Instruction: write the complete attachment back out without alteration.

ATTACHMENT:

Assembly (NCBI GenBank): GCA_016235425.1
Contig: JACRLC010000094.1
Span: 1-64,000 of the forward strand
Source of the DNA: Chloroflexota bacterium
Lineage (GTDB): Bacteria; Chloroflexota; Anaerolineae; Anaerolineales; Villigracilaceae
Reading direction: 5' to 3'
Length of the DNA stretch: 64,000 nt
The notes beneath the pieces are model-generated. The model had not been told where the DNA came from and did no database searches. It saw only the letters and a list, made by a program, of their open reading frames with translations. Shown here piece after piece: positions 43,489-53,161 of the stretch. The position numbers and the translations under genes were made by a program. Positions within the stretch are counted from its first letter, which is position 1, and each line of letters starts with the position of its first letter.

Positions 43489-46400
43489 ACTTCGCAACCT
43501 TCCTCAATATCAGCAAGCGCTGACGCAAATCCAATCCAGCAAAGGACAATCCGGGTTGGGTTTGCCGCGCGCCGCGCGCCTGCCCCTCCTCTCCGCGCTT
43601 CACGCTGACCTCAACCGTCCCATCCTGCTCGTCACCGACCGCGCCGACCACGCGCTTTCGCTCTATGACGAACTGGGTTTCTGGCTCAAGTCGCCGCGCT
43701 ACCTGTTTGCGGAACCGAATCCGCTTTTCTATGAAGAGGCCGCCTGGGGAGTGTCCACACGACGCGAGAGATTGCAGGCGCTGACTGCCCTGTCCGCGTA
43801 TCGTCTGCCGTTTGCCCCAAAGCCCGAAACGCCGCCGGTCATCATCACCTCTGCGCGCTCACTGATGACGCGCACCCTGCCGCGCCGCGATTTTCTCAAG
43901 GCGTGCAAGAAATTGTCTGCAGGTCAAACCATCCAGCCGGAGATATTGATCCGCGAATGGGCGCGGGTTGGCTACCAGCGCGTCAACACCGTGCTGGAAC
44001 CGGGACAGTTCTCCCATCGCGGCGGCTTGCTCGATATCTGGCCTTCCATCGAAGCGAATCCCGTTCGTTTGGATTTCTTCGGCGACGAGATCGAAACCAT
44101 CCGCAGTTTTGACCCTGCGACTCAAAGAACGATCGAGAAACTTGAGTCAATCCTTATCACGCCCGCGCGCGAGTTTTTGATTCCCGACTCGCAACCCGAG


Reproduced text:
Assembly (NCBI GenBank): GCA_016235425.1
Contig: JACRLC010000094.1
Span: 1-64,000 of the forward strand
Source of the DNA: Chloroflexota bacterium
Lineage (GTDB): Bacteria; Chloroflexota; Anaerolineae; Anaerolineales; Villigracilaceae
Reading direction: 5' to 3'
Length of the DNA stretch: 64,000 nt
The notes beneath the pieces are model-generated. The model had not been told where the DNA came from and did no database searches. It saw only the letters and a list, made by a program, of their open reading frames with translations. Shown here piece after piece: positions 43,489-53,161 of the stretch. The position numbers and the translations under genes were made by a program. Positions within the stretch are counted from its first letter, which is position 1, and each line of letters starts with the position of its first letter.

Positions 43489-46400
43489 ACTTCGCAACCT
43501 TCCTCAATATCAGCAAGCGCTGACGCAAATCCAATCCAGCAAAGGACAATCCGGGTTGGGTTTGCCGCGCGCCGCGCGCCTGCCCCTCCTCTCCGCGCTT
43601 CACGCTGACCTCAACCGTCCCATCCTGCTCGTCACCGACCGCGCCGACCACGCGCTTTCGCTCTATGACGAACTGGGTTTCTGGCTCAAGTCGCCGCGCT
43701 ACCTGTTTGCGGAACCGAATCCGCTTTTCTATGAAGAGGCCGCCTGGGGAGTGTCCACACGACGCGAGAGATTGCAGGCGCTGACTGCCCTGTCCGCGTA
43801 TCGTCTGCCGTTTGCCCCAAAGCCCGAAACGCCGCCGGTCATCATCACCTCTGCGCGCTCACTGATGACGCGCACCCTGCCGCGCCGCGATTTTCTCAAG
43901 GCGTGCAAGAAATTGTCTGCAGGTCAAACCATCCAGCCGGAGATATTGATCCGCGAATGGGCGCGGGTTGGCTACCAGCGCGTCAACACCGTGCTGGAAC
44001 CGGGACAGTTCTCCCATCGCGGCGGCTTGCTCGATATCTGGCCTTCCATCGAAGCGAATCCCGTTCGTTTGGATTTCTTCGGCGACGAGATCGAAACCAT
44101 CCGCAGTTTTGACCCTGCGACTCAAAGAACGATCGAGAAACTTGAGTCAATCCTTATCACGCCCGCGCGCGAGTTTTTGATTCCCGACTCGCAACCCGAG